Thinking about summer school? We’re discussing purpose of summer school, is summer school bad or if there are benefits of summer classes, and 11 unique alternatives to summer schooling.
Let’s take a look at summer school — a topic that affects both traditional students and homeschooling students.
I know that many parents (home school and traditional schooling) worry about something called “summer slide” or how you can promote learning during the summer. (More on that in a bit.)
What is the point of summer school?
The point of summer school is generally to catch a student up who has fallen behind in their studies. In traditional school settings, this may prevent a student from being held back for a year. In homeschooling, it may be a way to help you catch up fast.
What is the difference between summer school and ESY?
Extended School Year services, or ESY, is not the same thing as summer school. If your child is in public school and has received an Individualized Education Program (IEP) for a documented disability (academic, social, behavioral, communication, etc.), then they may qualify for ESY (each state or school district sets their own eligibility requirements). Some ESY programs happen after school and some ESY programs happen during the summer. They are no cost to you.
Can I refuse my child for summer school?
If your child attends public school and they have recommended summer school, you can refuse to send your child. However, understand the implications of this refusal because it may mean that your child may receive a failing grade and/or be held back a grade when the school year starts.
Can you do summer school to skip a grade?
Most traditional schools only provide summer school as a way to catch up. However, if you homeschool you can use summers to advance learning and indeed can skip a grade. In either case, your children can work independently at any time to advance themselves on any subject / topic.
How long do you go to summer school?
Summer school programs will vary based on school. They are generally 4-8 weeks and have shorter days (just a couple of hours a day) than the traditional school year.
Is summer school necessary?
Summer school may be necessary if your child is falling behind in a subject. Attending a condensed class for a few weeks in the summer may just be what they need to catch up. However, if you are thinking summer school just to prevent the summer slide, then it is not necessary.
Homeschooling for Summer School
Let’s take a closer look at specifically summer schooling for homeschool.
Should I homeschool summer school?
Summer school for homeschool is a good idea if you transitioned your child from traditional school and they are far behind or if you feel like you have fallen behind in your state or country’s requirements for your grade level . Other than that, it is not necessary to homeschool during the summer. There are alternate homeschool summer school ideas where your child will learn (without even knowing) and get a break!
Can you do homeschool during the summer?
The great news about homeschool is that you can homeschool whenever you want, including during the summer! You just need to be sure that you are meeting your state (or country’s) requirements for homeschooling. For example, some states may require that you have X number of homeschool days within a certain amount of time. Be sure that your summer school dates are falling within the requirements for your area.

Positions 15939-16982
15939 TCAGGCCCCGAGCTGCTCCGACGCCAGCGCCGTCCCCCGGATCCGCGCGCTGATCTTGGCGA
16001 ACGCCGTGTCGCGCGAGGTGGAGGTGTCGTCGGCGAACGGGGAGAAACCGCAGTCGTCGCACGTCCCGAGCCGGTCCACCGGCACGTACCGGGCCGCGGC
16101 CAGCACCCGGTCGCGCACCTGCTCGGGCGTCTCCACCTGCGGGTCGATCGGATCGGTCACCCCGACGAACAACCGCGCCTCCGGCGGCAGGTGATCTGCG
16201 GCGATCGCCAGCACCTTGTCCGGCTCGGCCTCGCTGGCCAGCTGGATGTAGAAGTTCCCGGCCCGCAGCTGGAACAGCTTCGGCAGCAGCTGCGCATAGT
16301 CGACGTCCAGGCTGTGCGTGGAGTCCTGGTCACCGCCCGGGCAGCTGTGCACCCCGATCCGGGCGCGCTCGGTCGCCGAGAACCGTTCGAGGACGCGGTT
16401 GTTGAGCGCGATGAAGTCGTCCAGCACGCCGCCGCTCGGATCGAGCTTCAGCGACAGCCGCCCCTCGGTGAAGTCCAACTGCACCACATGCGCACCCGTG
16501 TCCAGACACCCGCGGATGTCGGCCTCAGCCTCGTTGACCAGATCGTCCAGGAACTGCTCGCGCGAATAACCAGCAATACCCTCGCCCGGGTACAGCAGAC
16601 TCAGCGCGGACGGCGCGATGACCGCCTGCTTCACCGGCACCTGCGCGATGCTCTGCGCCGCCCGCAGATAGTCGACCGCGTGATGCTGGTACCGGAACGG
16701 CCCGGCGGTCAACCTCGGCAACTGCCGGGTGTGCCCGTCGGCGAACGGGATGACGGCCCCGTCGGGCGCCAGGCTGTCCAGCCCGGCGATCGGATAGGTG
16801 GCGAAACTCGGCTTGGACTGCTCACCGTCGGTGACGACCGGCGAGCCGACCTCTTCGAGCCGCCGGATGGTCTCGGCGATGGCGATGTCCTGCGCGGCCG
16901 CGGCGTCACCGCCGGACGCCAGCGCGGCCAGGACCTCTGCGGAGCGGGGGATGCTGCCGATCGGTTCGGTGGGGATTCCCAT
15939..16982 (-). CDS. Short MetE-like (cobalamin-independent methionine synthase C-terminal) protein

Can you homeschool an entire grade over the summer?
Homeschooling an entire grade over the summer would be difficult. However, you could use the summer to catch up if you are behind or get a jump-start on the requirements for the upcoming year.
OK, before we go any further . . .
Is the Summer Slide Real?
What does summer slide mean?
What is summer slide (and is it really a thing)? A summer slide definition—also called summer brain drain, summer learning loss, and summer setback—is when a child forgets or has skills that “slide” a little when they are out of school and not getting regular practice. Many believe that this especially happens during the summer with reading and math.
According to Northwest Evaluation Association (also known as MAP testing):
In NWEA’s research, summer learning loss was observed in math and reading across third to eighth grade, with students losing a greater proportion of their school year gains each year as they grow older – anywhere from 20 to 50 percent.
However, in recent years there has been a lot doubt cast on the summer slide theory due to outdated data that has not been able to easily replicate.
…according to Paul T. von Hippel, a policy professor at the University of Texas at Austin, there are flaws with the research on summer learning loss that should make us question the universal truth of summer slide.
As you can see, summer slide is a controversial topic. You’ll definitely need to do more research and determine if you believe it’s affecting your child.
According to Michigan State University, “The key is a healthy balance and finding activities your kids enjoy while sneaking in an educational component at the same time. Hands-on learning is brains-on learning.”
Is summer school a good idea?
Summer school is a good idea only if you think your child is behind (in traditional school or homeschool) and they need to catch up fast. If you want a way for your child to learn in the summer, there are better (and more fun!) ways to accomplish summer “school”! Just like us, kids need a break from regular schedules, too!
11 Creative Ways for Summer Schooling (without “School”)
Alternative to Summer School Idea #1: Do Not Even Think About Workbooks!
Look, workbooks are pretty boring for most kids during the school year, so don’t make them do worksheets and workbooks during the summer!
Instead, think about other fun ways to get them reading and writing like Highlights Magazine.
They have interesting stories and different puzzles and trivia and other fun items that are short enough for even the tiniest attention spans, but fun enough to keep them engaged.
And, they have Highlights for a wide range of ages starting at age 3 and up!
So, look for fun and engaging learning tools to let them practice math, reading, and more!
Alternative to Summer School Idea #2: Try Subscription Boxes for Kids
This is our secret weapon of learning: subscription boxes.
You know, those fun boxes you see advertised that are for STEM or coding or geography and other things?
Some of our favorites include: